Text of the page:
By Michael E. Miller
By Allie Conti
By David Villano
By Jose D. Duran
By Michael E. Miller
By Allie Conti
By Kyle Swenson
By Luther Campbell
WHATEVER HAPPENED TO "IF YOU DON'T HAVE ANYTHING NICE TO SAY..."?
How refreshing to read Manuel Pila's bull's-eye description of Doc Wiley and Washington Square ("Letters," November 13)! The number of people who must feel the same way might be into the hundreds by now. Doc is a sick pup. Add me to the list of songwriters who decided long ago never again to play while Doc ruins the sound mix for his own fiendish delight. He has caused many good singers and musicians to flee the Square for more hospitable clubs whose owners have only Doc to thank for sending them the business. Yes, Doc is bad for the local music scene.
ENOUGH ABOUT DOC, CAMERON WANTS TO DIS DARLENE
Regarding Manuel Pila's letter about Doc Wiley, I would like to say first of all - he's right, Doc is an asshole. However, he can be dealt with if you kiss his butt and book shows with Kevin Cornish (the manager of the Square).
There is a bigger conflict of interest in this town that is a colossal stain on the local music scene. If you ask every manager, musician, and production person in South Florida who the single most detrimental force on the local music scene is, I would be willing to bet my life that more than 80 percent of them would say Darlene DeLano. If you don't believe me, just ask them.
Darlene DeLano operates a company in Hollywood called Long Distance Entertainment. Agents of her company manage cover bands and a few original bands. The problem is Darlene also books the bands for the Button South. Who gets a vast majority of all the cover-band spots? Darlene's bands. Who gets to open for a vast majority of national acts that play the Button? Farrcry and XSF (two bands associated with LDE). Who gets to headline a vast majority of all-ages shows? Farrcry and XSF. There are tons of great bands on the scene dying for a little exposure, but as far as Darlene is concerned, there are only a few, and voila! she also makes money off those few. Even after I witnessed with my own two eyes the crowd booing and chanting, "Saigon Kick," all through Farrcry's opening spot in June, Farrcry sill got to open for Southgang in July.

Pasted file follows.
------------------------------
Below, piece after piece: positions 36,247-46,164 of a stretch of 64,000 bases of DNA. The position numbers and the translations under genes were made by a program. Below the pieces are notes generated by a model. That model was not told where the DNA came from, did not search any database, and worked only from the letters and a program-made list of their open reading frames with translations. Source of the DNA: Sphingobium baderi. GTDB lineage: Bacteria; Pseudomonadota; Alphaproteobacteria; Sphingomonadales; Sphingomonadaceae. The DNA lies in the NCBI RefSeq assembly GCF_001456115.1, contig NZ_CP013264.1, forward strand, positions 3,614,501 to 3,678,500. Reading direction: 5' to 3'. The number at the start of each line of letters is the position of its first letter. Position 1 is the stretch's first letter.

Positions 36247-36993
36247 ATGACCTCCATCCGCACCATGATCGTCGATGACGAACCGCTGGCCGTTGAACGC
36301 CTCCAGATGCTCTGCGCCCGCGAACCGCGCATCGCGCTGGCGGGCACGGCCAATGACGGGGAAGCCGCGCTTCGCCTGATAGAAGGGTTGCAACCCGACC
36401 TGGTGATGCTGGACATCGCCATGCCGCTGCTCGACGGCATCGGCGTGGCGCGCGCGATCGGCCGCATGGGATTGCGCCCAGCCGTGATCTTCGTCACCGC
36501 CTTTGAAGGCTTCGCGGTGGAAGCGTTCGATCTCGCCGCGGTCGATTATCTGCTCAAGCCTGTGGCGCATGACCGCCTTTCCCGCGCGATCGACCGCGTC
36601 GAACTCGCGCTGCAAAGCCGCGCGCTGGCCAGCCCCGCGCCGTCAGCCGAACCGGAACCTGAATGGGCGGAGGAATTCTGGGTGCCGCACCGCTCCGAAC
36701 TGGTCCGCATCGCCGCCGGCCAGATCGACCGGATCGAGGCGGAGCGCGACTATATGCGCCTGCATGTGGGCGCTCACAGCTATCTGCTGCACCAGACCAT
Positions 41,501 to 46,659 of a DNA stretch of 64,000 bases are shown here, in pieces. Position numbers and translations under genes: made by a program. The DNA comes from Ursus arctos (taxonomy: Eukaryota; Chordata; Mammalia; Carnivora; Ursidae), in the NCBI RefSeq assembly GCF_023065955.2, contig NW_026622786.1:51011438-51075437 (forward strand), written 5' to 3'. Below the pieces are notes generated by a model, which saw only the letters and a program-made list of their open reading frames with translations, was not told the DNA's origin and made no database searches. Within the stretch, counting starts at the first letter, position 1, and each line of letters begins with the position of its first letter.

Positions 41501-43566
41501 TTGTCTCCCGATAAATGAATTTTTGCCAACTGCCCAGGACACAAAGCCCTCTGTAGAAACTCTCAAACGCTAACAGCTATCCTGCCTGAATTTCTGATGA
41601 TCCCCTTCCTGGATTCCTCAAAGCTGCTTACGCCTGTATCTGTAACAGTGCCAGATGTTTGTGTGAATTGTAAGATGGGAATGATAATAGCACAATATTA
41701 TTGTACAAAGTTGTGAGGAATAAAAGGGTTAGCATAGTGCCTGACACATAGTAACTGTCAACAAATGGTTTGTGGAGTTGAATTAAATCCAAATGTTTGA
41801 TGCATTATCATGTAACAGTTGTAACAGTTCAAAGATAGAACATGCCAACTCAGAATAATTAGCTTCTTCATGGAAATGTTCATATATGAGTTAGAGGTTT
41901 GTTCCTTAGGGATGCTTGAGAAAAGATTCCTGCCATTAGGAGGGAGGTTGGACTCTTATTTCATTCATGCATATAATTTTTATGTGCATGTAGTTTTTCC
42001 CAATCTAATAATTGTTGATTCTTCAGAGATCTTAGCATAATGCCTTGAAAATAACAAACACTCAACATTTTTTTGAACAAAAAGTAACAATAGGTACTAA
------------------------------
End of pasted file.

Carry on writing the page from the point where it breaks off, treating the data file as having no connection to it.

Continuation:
A typical Darlene response would be, "Farrcry is the Button's biggest draw." I should hope so! If bands like Mad Margritt, Jasmin Down, Vandal, and especially Marilyn Manson and the Spooky Kids had a quarter of Farrcry's exposure, there would be mile-long lines of people waiting to see them play the Button. Farrcry's generic music will only attract the same pimple-faced crowd, show in and show out.
In closing I would like to give Scott, Keith, Billy, and everyone else who runs the show at the Button a familiar message: Wake up! As long as you have that idiot pushing you around and feeding her ego, your club will never, ever, reach its full money-making potential. Fire Darlene and hire someone who is at least slightly objective.
CHUCK'S GOT A FAN
I would like to respond to a letter published in the November 6 issue of New Times from Christopher Weiland ("Letters to the Editor"). Specifically, I want Chuck Shepherd and the decision makers at New Times to know that not everyone feels the same as the person who wrote that letter. As a matter of fact, the people in my office and I cannot wait for the next edition of New Times, and the first thing we read is "News of the Weird." It always cracks us up to read about the new and improved idiots seemingly trying to top one another. I am beginning to wonder if they (being the idiots) do these things just to get into your story line. Anyway, please let Chuck know we love his column and continue to look forward to "his news."
Also, I wonder if the gentleman who wrote that negatively verbose letter will be appearing or has appeared in one of Chuck's story lines. Why else would he be so indignant? Unless, of course, he is being forced to read the column.
OOPS, MAKE THAT TWO
Regarding Chuck Shepherd's "News of the Weird": This is the first thing I read every Wednesday when I pick up New Times. My congratulations to Shepherd, whose reporting is inspired, not "insipid." Far from "degrading" New Times and "wasting print space," the facts in "Weird" demonstrate that no matter how bad our own current circumstances, it could be worse. We could be really nuts, and we're not.
Christopher Weiland would have Shepherd select items of positive cynicism? Now, that would be interesting! Please do not be influenced by the humorless Mr. Weiland, and don't ever change "News of the Weird" to suit the tastes of this lone Pollyanna. My advice to Weiland: get real.
HEY, WHAT ABOUT CHUCK?
Today, what could possibly be worth a second reading, interesting enough to rip, to savor more than once? The New Yorker in the old days. Probably the Mercury. Amazingly often, the New York Times, and, of course, the hot mots of Tom Austin.
After several readings of the November 6 "Swelter" on Halloween, I am writing to say how swell it is when talent and class work magic with a sheet of paper. I am grateful and jealous.